U.S. Supreme Court to consider limitation of EPA in landmark case: West Virginia vs. EPA

At a time when carbon emissions stand at the forefront of public concern, legislators and advocacy groups throughout the United States are doing all they can to limit the fossil fuel and coal industries to prevent further impacts. For the past 50 years, environmental policymakers have looked to the guidance of the Environmental Protection Agency (EPA) to develop and enforce environmental regulations. However, recent debates over the provisions enabling the EPA to function in its regulatory capacity are leading many to ask the question: does EPA have the authority to govern emission standards to combat global warming? This question may soon be answered, as the United States Supreme Court has granted certiorari to permit coal companies and Republican-led lobbyist groups to plead for the limitation of EPA’s power to regulate carbon emissions under the Clean Air Act. This case, West Virginia vs. EPA, has the capacity to fundamentally alter the authority of the EPA to regulate emissions in the future. All eyes will be on the Supreme Court to determine a solution that is both deliberate and attentive.

Foundations of case rest upon contrasting views of the Clean Air Act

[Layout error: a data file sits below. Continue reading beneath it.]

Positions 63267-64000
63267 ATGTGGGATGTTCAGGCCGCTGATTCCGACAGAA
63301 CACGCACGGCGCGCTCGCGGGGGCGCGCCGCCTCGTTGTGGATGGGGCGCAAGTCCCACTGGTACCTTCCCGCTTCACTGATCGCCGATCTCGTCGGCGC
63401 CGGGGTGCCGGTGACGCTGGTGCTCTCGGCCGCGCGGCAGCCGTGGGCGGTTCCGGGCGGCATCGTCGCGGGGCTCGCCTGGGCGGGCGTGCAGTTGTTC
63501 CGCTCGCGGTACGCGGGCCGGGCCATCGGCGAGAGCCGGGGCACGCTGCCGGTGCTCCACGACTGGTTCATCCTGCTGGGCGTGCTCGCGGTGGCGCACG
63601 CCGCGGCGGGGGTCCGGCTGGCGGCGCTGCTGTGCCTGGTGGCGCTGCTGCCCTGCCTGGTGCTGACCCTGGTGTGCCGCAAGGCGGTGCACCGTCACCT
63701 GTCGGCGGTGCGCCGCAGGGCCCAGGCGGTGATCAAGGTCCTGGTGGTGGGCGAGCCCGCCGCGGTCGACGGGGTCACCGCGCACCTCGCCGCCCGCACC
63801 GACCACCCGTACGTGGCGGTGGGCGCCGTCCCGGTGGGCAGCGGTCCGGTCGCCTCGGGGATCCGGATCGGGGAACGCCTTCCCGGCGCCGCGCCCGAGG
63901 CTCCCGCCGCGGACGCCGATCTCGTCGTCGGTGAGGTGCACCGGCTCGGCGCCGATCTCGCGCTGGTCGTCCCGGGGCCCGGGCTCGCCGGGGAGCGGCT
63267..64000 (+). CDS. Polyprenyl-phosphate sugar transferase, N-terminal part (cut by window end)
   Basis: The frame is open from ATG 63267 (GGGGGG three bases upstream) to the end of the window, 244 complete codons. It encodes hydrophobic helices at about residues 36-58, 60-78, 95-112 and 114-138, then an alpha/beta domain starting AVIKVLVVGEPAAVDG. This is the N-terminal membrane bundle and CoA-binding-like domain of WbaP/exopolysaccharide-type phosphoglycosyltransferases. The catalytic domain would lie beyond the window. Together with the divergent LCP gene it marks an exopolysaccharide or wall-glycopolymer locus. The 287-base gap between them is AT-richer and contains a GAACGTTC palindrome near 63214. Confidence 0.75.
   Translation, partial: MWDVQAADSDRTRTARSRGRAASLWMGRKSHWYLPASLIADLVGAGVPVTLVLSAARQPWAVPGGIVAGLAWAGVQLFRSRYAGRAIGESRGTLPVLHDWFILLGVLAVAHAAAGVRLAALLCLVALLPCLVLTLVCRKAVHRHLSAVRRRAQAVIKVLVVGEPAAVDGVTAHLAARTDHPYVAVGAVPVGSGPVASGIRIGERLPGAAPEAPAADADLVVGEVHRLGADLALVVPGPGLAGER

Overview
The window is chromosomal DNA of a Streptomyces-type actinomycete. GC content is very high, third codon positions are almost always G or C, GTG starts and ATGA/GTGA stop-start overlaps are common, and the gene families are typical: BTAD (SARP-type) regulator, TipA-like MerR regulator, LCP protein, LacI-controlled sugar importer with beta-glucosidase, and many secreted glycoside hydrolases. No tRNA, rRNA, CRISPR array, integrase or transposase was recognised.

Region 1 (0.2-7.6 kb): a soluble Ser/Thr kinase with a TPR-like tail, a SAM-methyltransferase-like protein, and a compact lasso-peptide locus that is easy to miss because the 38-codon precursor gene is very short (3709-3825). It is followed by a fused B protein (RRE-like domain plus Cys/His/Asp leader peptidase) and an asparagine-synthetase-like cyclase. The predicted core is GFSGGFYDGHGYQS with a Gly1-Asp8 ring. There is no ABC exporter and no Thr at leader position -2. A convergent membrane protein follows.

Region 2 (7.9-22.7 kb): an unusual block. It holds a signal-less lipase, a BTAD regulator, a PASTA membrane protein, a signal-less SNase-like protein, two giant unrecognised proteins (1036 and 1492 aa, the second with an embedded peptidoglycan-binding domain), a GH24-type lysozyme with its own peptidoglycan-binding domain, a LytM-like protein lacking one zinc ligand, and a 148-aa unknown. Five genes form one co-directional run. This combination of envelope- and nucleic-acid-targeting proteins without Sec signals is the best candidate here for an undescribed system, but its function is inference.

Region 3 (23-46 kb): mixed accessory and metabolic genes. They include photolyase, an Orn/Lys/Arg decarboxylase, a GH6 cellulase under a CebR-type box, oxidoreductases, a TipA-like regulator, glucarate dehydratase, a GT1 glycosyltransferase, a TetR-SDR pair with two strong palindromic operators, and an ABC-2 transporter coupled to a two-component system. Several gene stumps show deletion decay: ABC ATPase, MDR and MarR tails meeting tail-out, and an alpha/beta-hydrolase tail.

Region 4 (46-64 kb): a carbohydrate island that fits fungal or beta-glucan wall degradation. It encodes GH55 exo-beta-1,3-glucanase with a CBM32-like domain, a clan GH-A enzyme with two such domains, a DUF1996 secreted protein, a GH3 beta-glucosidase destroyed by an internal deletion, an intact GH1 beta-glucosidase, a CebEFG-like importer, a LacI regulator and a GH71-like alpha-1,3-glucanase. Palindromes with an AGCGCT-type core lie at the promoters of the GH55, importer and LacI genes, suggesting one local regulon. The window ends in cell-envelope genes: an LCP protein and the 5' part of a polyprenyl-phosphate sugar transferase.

The origins of the case can be traced back to stipulations over the interpretations of section 111(d) of the Clean Air Act, which Obama invoked in his Clean Power Plan back in 2015. The Clean Power Plan, which built upon the goals and ideals established during the Paris Agreement, entrusted power to the EPA to operate under a new set of emissions standards. The new plan included the goal of not only reducing the carbon intensity of electricity generation in power plants, but also took actions that regulated activities that occur “beyond the fence line” of a power plant, such as mandating a transition away from coal to another form of fossil fuel. The Clean Power Plan contained the ambitious target of reducing emissions from the power sector by 32 percent by the year 2030. In order to achieve this goal, the Obama Administration instructed each state to draft a plan to eliminate carbon emissions from power plants by phasing out coal and increasing generation of renewable energy. However, before even having the opportunity to be put into effect, the plan was met with immense backlash from industry groups and state officials who claimed that the EPA has neither the authority nor the right to regulate the power sector to the degree the plan had stated. Ultimately, the Supreme Court issued a stay, thus preventing the plan from going into effect until the lower courts had the opportunity to offer input. The plan would never be implemented, however, as the Trump era administration swiftly and strategically replaced the Clean Power Plan with their own proposal: the Affordable Clean Energy Rule (ACE).